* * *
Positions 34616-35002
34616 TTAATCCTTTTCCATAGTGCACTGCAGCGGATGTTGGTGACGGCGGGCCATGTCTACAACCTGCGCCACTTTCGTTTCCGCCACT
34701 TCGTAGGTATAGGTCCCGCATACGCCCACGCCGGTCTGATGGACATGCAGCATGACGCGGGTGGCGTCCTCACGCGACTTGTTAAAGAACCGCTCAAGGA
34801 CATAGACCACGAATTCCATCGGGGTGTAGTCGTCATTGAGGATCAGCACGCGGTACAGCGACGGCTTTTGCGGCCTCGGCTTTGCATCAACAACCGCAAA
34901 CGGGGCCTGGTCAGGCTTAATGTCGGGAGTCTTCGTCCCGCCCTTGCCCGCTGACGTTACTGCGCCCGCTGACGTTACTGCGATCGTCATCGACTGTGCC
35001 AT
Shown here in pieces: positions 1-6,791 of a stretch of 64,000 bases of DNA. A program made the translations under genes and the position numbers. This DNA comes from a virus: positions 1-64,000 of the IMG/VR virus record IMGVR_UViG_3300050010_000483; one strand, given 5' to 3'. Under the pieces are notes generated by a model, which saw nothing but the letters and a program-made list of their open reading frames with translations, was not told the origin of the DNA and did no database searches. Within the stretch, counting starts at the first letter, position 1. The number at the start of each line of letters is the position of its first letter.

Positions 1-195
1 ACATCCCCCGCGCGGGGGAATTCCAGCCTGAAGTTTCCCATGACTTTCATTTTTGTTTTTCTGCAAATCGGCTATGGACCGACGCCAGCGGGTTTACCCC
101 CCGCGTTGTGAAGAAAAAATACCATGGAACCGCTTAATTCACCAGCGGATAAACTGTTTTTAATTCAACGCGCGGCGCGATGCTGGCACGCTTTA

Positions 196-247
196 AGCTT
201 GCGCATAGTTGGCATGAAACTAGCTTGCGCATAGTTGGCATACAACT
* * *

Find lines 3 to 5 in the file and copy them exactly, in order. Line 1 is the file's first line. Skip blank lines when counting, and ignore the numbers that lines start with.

34701 TCGTAGGTATAGGTCCCGCATACGCCCACGCCGGTCTGATGGACATGCAGCATGACGCGGGTGGCGTCCTCACGCGACTTGTTAAAGAACCGCTCAAGGA
34801 CATAGACCACGAATTCCATCGGGGTGTAGTCGTCATTGAGGATCAGCACGCGGTACAGCGACGGCTTTTGCGGCCTCGGCTTTGCATCAACAACCGCAAA
34901 CGGGGCCTGGTCAGGCTTAATGTCGGGAGTCTTCGTCCCGCCCTTGCCCGCTGACGTTACTGCGCCCGCTGACGTTACTGCGATCGTCATCGACTGTGCC